On-line sampling of fragranced products
Discontinuous and continuous on-line sampling
On-line sampling, whether discontinuous (stepwise) or continuous, allows the monitoring of changes in fragrance profile with time – for example, to determine how a fragrance decays following release into the air – as well as making it easier to focus on key aroma components, for meaningful quality control.
What Markes offers
Markes’ systems allow both discontinuous and continuous on-line sampling, as described below.
Discontinuous on-line monitoring
The most versatile option for on-line sampling is the U-INLET, Markes’ direct inlet accessory, which pulls a fixed flow of air through a sample chamber and delivers the headspace directly into the focusing trap of the UNITY thermal desorber.
It can also be used to provide a carrier gas purge of sealed sample vessels, and for pulling a fixed flow of air through open sample chambers – for example vessels containing living organisms.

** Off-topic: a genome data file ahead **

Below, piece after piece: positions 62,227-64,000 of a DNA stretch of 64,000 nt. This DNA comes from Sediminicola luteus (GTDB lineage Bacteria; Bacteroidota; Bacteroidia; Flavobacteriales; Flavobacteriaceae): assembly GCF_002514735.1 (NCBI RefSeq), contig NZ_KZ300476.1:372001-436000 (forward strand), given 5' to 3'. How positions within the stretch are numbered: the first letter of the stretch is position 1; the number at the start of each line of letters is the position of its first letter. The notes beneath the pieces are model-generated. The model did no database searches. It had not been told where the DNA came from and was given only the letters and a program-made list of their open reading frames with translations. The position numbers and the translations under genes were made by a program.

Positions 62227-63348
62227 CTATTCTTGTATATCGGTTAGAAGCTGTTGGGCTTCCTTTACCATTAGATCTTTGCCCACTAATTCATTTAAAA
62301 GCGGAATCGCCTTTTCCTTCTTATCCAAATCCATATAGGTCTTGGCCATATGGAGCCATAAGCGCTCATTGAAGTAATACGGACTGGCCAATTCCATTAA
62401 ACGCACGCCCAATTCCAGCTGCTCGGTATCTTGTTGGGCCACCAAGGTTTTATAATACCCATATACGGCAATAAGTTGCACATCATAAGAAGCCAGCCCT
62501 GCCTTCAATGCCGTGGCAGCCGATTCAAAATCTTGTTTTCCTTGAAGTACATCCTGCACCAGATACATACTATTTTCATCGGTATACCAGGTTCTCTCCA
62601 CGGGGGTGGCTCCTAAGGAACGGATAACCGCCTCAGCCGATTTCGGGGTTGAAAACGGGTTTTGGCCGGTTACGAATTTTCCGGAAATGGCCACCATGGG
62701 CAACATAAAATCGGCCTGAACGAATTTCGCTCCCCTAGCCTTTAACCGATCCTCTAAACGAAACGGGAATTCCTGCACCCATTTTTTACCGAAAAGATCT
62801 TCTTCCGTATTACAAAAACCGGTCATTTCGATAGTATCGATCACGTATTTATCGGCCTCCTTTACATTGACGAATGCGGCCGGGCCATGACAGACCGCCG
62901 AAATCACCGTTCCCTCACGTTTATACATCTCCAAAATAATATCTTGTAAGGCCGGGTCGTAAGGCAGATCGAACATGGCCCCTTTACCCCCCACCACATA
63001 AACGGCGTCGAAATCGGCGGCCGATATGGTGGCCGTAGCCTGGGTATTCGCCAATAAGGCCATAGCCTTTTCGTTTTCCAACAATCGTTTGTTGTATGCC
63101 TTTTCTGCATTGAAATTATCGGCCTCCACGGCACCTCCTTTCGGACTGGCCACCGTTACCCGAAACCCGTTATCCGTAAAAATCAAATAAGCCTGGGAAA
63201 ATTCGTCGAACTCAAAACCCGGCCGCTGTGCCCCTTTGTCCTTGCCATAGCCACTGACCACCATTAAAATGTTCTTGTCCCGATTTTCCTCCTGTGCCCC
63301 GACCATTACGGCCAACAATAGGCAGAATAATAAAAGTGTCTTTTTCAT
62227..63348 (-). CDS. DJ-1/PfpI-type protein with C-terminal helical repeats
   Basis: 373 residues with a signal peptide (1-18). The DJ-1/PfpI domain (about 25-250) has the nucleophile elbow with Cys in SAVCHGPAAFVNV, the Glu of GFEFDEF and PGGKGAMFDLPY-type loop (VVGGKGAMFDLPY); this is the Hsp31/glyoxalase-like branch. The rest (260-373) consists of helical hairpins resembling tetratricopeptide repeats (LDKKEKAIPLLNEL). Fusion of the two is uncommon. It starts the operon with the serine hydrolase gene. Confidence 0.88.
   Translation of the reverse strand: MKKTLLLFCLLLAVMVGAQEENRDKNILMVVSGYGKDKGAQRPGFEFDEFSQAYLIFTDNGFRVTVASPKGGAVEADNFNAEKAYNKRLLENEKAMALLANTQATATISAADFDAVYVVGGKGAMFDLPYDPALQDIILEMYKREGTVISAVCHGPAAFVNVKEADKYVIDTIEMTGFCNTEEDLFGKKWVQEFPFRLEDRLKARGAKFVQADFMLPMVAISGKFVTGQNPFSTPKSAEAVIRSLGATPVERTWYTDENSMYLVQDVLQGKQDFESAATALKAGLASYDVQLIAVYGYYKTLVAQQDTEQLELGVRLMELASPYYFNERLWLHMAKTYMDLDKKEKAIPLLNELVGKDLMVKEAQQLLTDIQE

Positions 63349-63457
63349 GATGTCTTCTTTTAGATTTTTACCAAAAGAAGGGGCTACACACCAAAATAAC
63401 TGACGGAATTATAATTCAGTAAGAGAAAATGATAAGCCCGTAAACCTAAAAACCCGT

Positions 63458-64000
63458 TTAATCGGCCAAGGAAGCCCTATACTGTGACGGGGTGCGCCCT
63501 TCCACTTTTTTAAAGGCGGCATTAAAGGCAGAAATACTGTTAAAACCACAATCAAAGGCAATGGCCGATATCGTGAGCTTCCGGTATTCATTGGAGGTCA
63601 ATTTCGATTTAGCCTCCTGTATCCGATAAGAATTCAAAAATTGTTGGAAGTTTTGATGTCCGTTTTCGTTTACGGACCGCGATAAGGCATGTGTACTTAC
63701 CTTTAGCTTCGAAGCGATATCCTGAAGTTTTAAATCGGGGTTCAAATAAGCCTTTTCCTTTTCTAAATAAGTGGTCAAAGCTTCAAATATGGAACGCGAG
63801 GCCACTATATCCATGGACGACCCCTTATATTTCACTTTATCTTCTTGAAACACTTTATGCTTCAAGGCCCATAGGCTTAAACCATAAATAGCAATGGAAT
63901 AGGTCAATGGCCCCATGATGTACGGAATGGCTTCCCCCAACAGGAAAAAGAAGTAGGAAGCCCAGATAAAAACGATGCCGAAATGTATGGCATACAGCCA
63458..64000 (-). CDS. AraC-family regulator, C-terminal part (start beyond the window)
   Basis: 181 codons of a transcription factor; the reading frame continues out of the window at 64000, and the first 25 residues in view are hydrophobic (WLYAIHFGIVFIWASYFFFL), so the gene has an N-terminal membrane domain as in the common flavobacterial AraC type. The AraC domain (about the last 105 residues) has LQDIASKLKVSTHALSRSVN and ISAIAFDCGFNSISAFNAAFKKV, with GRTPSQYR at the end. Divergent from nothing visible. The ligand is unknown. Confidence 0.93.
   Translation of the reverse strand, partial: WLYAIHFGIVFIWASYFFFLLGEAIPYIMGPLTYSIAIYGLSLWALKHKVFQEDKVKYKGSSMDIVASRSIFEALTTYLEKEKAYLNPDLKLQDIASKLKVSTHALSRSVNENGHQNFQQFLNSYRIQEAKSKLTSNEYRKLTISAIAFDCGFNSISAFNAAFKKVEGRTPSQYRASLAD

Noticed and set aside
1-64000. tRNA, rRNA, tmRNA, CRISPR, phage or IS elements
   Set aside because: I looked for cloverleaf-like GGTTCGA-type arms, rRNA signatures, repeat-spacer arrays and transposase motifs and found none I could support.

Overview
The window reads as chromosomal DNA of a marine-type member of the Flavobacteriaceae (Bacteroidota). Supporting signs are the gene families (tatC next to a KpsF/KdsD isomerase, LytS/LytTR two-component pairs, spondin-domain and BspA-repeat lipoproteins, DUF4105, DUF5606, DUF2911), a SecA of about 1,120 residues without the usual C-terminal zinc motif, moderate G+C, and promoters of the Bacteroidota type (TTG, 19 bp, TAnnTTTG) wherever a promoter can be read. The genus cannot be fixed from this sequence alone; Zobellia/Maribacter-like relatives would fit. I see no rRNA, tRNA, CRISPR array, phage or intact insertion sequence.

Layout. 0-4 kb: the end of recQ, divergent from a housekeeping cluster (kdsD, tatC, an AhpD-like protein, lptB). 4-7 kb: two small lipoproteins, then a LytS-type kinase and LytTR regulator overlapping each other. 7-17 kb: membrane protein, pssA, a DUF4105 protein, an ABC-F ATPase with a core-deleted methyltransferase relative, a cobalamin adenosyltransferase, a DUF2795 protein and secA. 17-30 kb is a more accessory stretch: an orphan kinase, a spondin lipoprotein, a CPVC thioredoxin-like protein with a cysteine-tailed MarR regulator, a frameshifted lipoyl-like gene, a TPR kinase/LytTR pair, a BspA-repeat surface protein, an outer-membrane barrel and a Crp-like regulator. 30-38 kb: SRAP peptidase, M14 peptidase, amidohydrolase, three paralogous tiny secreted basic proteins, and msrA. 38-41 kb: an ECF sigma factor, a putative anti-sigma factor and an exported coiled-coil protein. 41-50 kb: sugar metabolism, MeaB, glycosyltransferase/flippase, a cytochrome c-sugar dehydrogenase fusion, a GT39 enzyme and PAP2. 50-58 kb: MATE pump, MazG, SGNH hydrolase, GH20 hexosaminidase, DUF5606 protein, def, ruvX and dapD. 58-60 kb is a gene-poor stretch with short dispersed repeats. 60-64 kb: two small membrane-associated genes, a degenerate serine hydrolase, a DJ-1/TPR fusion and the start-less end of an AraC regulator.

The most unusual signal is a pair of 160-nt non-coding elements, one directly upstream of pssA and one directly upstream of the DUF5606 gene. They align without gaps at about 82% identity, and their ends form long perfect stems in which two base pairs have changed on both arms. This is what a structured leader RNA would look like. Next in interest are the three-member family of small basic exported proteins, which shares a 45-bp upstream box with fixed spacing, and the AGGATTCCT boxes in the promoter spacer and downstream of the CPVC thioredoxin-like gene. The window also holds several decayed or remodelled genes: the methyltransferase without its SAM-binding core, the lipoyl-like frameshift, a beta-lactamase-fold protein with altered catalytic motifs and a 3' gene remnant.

Use of the U-INLET allows large volumes of vapour to be sampled, greatly enhancing sensitivity relative to conventional equilibrium (static) headspace. It also allows characterisation of analytes over a wider volatility range, because the dynamic extraction of vapours prevents the bias towards more volatile compounds. Selective elimination of unwanted, high concentration interferences such as water or ethanol is also possible.
An alternative solution for discontinuous on-line sampling is the Air Server accessory for the UNITY thermal desorber, which provides automation for up to eight channels.
Continuous on-line monitoring
Markes’ TT24-7 thermal desorber uses twin-trap technology to continuously sample odour compounds over a wide boiling range with 100% sample collection efficiency. When used in conjunction with rapid or real-time analytical methods (such as fast GC), near-real-time monitoring can be achieved, allowing the analyst to identify even relatively minor changes in odour profiles as they occur. This can be useful, for example, to monitor the decay in the odour profile of a fragrance released into a room.
- For an example of near-real-time profiling of fragrance components from an air freshener using Markes’ TT24-7 thermal desorber, see Application Note 105.
- For more examples of the use of TD-based methods for the analysis of fragrance profiles of consumer products, see Application Note 052, or contact us to request a copy of our TD Applications Guide on food, flavour, fragrance and odour profiling.